One family’s tally of their waste.
I’m standing at the sink, doing the dishes, washing out the plastic yoghurt pot before tossing it into the recycling. As the dirty hot water washes down the drain I wonder how much of a difference I’m really making. And my engineering training wonders how I could measure that.
Because what gets measured, gets managed, or at least better understood. The easiest measure is weight, a mass balance, because what comes in tends to go out; we take a clipboard and the kitchen scales, put them by the front door, and note both. In the door, it’s mostly groceries and some general household stuff, then out goes the regular garbage, compost, and that recycling bin.
The weighing wasn’t too tedious, and we soon had some answers. Every week, we create about 5kg each of garbage, recycling, and compost. Cumberland collects kitchen waste, so that and the recycling already reduce the landfill by two-thirds.
We also discover that weighing things makes us more aware of waste, and we choose things with less packaging. We’re missing some things though. All that food coming into the house is going somewhere, and we aren’t quite ready to start measuring that, but it does make us realize that we’re using about half a tonne of water every day.
At the gas pump, putting our weekly 50 litres of fuel in the car, I calculate where that 40kg of gasoline goes. It’s eight times our weekly garbage and much more carbon dioxide. If I buy 50 litres of gasoline and pour it on someone’s garden, I’m going to get in trouble, and pouring it into our atmosphere doesn’t seem much better.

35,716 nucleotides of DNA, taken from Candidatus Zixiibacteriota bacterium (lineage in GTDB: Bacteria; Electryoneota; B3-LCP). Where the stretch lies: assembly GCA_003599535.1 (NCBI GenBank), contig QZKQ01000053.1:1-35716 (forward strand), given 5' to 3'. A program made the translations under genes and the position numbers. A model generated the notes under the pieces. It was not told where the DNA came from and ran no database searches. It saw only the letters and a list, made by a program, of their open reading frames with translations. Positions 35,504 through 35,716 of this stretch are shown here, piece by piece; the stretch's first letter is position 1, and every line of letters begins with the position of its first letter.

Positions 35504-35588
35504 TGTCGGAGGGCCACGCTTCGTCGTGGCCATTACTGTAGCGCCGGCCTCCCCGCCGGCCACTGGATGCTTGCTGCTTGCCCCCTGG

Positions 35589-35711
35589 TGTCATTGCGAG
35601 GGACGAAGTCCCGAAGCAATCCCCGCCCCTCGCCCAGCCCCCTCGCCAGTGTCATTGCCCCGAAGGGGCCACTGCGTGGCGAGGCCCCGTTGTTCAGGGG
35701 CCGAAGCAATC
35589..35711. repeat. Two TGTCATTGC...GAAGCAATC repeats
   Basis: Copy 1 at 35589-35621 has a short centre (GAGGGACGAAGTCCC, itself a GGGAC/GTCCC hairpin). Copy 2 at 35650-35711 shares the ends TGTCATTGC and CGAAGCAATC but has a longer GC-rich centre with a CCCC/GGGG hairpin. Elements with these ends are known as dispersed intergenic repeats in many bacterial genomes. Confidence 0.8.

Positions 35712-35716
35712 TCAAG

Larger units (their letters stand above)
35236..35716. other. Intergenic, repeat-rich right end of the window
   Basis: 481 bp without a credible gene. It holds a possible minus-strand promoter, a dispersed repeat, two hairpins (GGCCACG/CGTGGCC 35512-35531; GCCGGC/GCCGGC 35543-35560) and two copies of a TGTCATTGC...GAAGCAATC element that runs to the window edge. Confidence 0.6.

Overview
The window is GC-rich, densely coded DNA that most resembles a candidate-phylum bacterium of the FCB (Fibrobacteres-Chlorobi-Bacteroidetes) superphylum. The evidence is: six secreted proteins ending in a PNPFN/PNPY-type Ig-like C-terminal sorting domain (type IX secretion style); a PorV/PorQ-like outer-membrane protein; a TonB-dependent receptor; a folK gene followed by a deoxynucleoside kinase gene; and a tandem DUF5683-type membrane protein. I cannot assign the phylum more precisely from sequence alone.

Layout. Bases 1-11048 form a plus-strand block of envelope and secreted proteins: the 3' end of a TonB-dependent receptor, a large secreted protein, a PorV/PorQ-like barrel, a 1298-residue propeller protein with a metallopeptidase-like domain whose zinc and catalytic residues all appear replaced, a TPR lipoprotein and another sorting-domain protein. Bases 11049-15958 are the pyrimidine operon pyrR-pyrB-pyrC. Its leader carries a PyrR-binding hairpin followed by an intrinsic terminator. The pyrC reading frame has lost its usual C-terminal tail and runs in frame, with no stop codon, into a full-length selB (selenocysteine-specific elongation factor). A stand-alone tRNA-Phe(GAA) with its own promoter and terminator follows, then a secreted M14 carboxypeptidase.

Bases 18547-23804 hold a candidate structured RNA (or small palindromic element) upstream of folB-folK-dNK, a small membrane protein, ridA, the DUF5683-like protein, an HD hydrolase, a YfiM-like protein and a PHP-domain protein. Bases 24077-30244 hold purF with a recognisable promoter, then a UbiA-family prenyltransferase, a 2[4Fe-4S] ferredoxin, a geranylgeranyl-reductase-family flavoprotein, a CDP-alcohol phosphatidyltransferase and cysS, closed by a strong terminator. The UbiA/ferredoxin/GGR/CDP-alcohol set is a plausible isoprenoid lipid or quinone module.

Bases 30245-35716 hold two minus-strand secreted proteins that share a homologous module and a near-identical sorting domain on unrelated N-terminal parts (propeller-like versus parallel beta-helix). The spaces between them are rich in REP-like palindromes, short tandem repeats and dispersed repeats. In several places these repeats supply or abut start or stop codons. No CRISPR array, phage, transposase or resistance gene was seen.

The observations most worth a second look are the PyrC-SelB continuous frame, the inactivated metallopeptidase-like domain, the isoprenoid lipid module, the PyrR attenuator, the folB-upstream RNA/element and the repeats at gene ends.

Then, our car breaks down, suffering terminal transmission failure, and it’s time for the scrapyard. “Did you weigh it?” asks a friend with a wry smile. Our well-used Dodge Caravan averaged slightly less than 5kg for every week of its 12-year life, and throwing it away doubles our weekly garbage tally. In its short life, it burnt 30,000kg of fuel.
When the invitation comes for the biggest family wedding in the last 10 years, we really should go as it’s been a long time since we saw everybody. They are all on the other side of the planet, so the four of us fly to England for a month, burning up 1500kg of fuel and overwhelming any improvements we’ve made by driving less or recycling more. We don’t fly very often, but even if it’s only every two years, that’s 14kg a week, almost three times as much as our garbage. As green as I’d like to claim to be, as soon as I get on a plane, I might as well have bought the Hummer.
If we care enough to recycle and want to make a difference, we should buy less and travel less, celebrate what we already have, the amazing place we live, and the people around us. Much more fun than washing yoghurt pots–although we still do that.